The Targets and Tools of 2019
The Targets and Tools of 2019
From remote access trojans, to hiding threats in encrypted traffic, we've seen various innovations in how the bad guys are seeking to evade detection.
Some cybercriminals have specific organizations in mind when they’re planning an attack. For whatever reason, they know who they want to breach, and the potential rewards to be gained. Very little deters them from their goal. Take the global targeted ransomware attacks that took place this year; the effects were so destructive, partly because the organizations were deliberately selected from the firing line.
For other cybercriminals, it's more of a numbers game. They are looking to hit as many victims as possible without regard for which organizations or individuals they affect, as long as they get their end result.
For example, the emergence of DNS hijacking this year saw threat actors take charge of certain DNS entries. This allowed attackers to silently redirect unsuspecting visitors from legitimate systems to malicious ones, potentially to install malware or to intercept confidential data and credentials. In this roundup, we'll take you on a journey through our investigations over the past year, highlighting six noteworthy threats. You can read more in-depth analyses on our Threat of the Month blog and sign up to receive future updates on what 2020 brings us in the threat landscape.
With our recommendations at the end of this report, you can use this retrospective in any security-focused board meetings or business planning sessions you're holding over the next few months to guide you on the tools and processes you need. It can serve as a resource to help explain how your current security posture would cope with an attack, and identify any gaps.
Understand how quickly you could respond to each of these six threats. When would you know about the threat? And what do you need to do to improve your time to respond?
1. DNS Hijacking
DNS, or to give it its full name, the Domain Name System, is the core technology that translates human readable domain names (e.g., www.example.com) into machine-readable IP addresses (an X-digit number punctuated like this – 126.96.36.199). Think of using DNS like asking a librarian for help locating a book; you type in a text name and the DNS “librarian” translates this into an IP address, searches the bookshelves for the corresponding IP address, and brings you back the website that you're looking for.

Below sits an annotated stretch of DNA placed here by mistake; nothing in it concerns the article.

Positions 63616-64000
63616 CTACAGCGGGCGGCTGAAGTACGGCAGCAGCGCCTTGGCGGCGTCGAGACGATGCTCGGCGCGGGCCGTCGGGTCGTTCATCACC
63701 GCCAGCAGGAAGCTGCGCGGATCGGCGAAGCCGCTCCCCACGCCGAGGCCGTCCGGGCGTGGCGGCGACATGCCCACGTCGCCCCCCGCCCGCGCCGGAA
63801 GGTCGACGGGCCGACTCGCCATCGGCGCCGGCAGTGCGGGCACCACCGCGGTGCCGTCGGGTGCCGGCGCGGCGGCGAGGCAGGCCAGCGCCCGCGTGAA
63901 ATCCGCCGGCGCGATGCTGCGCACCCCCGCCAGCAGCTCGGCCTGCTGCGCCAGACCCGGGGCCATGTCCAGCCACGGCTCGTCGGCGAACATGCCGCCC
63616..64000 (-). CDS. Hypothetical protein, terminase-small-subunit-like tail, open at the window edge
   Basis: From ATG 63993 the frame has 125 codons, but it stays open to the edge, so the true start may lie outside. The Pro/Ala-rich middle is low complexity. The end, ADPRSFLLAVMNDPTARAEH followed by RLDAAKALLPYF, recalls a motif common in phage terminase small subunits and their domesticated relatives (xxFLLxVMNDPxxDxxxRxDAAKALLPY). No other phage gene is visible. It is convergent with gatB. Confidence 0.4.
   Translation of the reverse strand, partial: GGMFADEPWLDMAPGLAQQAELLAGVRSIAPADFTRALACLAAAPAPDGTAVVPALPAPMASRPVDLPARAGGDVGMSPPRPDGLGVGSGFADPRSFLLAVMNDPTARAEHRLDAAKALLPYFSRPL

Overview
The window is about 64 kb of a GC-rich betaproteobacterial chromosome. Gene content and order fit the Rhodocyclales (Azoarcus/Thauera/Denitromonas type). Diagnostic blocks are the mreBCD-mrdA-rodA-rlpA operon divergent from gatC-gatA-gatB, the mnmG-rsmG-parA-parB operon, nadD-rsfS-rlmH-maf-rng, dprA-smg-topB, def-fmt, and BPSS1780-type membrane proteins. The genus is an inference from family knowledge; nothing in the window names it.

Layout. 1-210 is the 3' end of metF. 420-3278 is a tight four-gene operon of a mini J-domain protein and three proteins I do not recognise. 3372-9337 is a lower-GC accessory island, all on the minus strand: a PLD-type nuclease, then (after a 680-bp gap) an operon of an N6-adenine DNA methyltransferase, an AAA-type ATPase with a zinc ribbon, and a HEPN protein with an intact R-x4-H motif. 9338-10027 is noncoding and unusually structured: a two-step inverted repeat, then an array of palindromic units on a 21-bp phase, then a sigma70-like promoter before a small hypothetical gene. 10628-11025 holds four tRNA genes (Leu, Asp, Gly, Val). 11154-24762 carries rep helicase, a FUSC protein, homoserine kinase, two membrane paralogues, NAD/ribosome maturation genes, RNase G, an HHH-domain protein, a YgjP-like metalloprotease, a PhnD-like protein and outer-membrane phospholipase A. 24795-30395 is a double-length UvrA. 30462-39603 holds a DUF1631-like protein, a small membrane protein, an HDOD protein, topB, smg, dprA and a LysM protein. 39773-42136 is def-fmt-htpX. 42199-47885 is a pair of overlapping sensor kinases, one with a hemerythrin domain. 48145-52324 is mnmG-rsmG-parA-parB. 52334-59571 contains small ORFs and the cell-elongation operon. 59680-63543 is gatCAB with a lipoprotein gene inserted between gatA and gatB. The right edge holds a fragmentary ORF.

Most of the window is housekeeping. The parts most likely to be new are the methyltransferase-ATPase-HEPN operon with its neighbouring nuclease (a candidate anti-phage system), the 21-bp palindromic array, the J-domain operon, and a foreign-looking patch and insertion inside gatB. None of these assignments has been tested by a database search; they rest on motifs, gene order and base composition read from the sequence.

You log into your company’s network at 9 a.m., and the first thing you do after your morning coffee is check your industry’s news. You open your browser, click on the bookmark, and expect to arrive at your favorite
Except that’s not the website you end up visiting.
Cisco Talos, Cisco’s threat intelligence group, has been watching DNS very closely, and this year we spotted multiple attacks relying on DNS hijacking.
The thing about DNS attacks is that they don’t go directly after their intended target (you at your desk). Rather, they attack the librarian (in this case, the industry news website you were hoping to read over coffee). Instead of sending you to the correct location where your book resides, the librarian instead sends you somewhere entirely different. The worst thing is, you may not know it. The fake site, or the book you pull off the shelf, may look like what you wanted, but actually be something entirely different - the supposed children’s book turns out to be the Anarchist Cookbook instead.
The attack comes down to the cybercriminal altering the directions to a legitimate website to lead to a malicious one. You ask for the IP address of a particular domain you want to visit, but the DNS records were tampered with so that you are sent to a malicious IP address instead. The attacker can then pick and choose what to do with you as a victim when you arrive unsuspecting at the malicious server.
The attacker could attempt to install malware, collect your username and password, or invisibly act as a go-between with the legitimate site and intercept all data you access to use for other purposes (i.e., identity theft, ransom, etc.).